Odd — your sole concern originally was just the impracticality of covering the roof with gas plants.

    Note this a chiller warehouse, a very good application for solar PV. The large majority of the power is needed in the summer during the day.

    Note that chiller plants have to be maintained at a constant temperature year-round. In the winter time, the power’s needed to *warm* the bays slightly keep the produce from freezing.

    In the winter maybe, when they don’t need much power. Otherwise the Philly – Camden area receives a June average of 6 kWh/m^2/day of solar radiation (not electric output) per NREL, about the same as Phoenix in the Spring and Fall.

    They *do* need the power in the winter. And you evidently don’t do much flying over the Philly/Camden area – there’s a thin haze layer that forms periodically in spring and fall that looks clear when you’re looking up, but produces a “milk bottle effect” when you’re looking down from above. It scatters the light.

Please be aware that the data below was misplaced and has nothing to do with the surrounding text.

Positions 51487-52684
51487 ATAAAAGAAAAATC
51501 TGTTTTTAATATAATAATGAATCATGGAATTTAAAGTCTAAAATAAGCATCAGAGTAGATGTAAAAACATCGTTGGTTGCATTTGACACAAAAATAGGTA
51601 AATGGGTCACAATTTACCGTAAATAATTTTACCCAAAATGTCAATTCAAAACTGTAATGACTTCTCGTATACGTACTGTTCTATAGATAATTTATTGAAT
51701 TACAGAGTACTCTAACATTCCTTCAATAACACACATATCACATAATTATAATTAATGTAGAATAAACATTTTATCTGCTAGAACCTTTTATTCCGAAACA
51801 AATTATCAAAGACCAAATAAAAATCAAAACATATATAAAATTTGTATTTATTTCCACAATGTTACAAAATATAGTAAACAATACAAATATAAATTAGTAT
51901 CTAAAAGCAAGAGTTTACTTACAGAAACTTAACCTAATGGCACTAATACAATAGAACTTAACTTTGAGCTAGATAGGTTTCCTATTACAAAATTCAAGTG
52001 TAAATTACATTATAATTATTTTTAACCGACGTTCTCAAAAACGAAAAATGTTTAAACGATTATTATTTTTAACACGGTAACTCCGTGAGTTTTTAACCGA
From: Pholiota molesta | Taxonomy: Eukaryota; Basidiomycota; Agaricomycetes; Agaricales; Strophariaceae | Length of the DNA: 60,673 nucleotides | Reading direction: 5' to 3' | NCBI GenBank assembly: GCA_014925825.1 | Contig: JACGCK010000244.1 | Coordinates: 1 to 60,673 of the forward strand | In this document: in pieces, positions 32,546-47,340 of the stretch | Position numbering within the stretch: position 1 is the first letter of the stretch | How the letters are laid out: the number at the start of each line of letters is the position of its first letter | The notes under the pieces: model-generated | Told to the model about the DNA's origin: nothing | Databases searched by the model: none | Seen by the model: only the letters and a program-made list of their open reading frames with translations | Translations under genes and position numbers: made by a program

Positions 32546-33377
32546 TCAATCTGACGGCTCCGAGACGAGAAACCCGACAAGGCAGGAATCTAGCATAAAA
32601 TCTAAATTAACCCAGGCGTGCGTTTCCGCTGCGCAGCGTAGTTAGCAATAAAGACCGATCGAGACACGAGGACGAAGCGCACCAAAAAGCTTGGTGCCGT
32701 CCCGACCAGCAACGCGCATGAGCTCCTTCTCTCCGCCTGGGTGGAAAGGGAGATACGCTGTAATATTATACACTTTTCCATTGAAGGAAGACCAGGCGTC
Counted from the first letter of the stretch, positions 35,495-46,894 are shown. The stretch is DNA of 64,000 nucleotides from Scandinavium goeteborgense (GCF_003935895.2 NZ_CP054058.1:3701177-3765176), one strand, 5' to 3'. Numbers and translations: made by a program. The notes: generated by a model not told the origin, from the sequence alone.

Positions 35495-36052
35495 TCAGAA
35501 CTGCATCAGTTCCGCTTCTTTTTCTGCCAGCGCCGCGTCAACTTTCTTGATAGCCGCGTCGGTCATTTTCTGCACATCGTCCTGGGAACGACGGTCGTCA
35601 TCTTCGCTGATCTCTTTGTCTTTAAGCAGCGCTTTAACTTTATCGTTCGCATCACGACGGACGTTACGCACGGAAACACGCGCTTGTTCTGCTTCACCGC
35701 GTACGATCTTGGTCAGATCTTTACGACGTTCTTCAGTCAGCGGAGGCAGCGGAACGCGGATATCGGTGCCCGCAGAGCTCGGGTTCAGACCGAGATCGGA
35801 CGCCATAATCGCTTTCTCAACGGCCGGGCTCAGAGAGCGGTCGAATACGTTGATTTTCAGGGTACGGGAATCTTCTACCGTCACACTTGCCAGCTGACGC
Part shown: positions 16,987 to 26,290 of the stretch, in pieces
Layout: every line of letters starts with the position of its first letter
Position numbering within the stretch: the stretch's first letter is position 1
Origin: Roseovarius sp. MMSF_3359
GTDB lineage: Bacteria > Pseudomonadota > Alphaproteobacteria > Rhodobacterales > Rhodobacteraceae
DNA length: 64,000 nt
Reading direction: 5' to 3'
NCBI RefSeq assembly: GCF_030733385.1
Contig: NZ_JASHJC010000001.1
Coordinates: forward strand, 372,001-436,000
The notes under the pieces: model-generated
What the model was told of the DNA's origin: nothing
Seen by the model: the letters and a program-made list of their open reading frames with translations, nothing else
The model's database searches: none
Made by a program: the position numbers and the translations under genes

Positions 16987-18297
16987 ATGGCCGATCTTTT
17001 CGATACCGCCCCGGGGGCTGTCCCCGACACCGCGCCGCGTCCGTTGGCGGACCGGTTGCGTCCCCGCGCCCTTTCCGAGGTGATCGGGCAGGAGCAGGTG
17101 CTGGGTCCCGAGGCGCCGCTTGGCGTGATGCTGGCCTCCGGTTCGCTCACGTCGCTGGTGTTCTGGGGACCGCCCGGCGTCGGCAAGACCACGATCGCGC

It also rains in Camden-Philly.

    And the Delaware is tidal all the way to Trenton. I used to do high-rise window-washing in Philly and Camden – I had to use a 1:5 solution of sudsy ammonia and a wallpaper scraper to get salt encrustations off the windows along the waterfront. All rain did was make interesting patterns in the particulates.

  84. @Bill Tuttle:
    Note that chiller plants have to be maintained at a constant temperature year-round. In the winter time, the power’s needed to *warm* the bays slightly keep the produce from freezing.

    They *do* need the power in the winter

    Nobody said no power was needed in the winter. The vast majority of the *electric* power for a chiller warehouse is used in the summer, during the day. And if this one is like most I’ve worked, they use gas heat in the winter not electric.

    …over the Philly/Camden area – there’s a thin haze layer that forms periodically … produces a “milk bottle effect” when you’re looking down from above. It scatters the light.

    … I had to use a 1:5 solution of sudsy ammonia and a wallpaper scraper to get salt encrustations off the windows along the waterfront. All rain did was make interesting patterns in the particulates.

    . The numbers are what they are – 6 kWh/m^2/day solar radiation in Philadelphia (June) – *measured* over decades – not predicted from some model.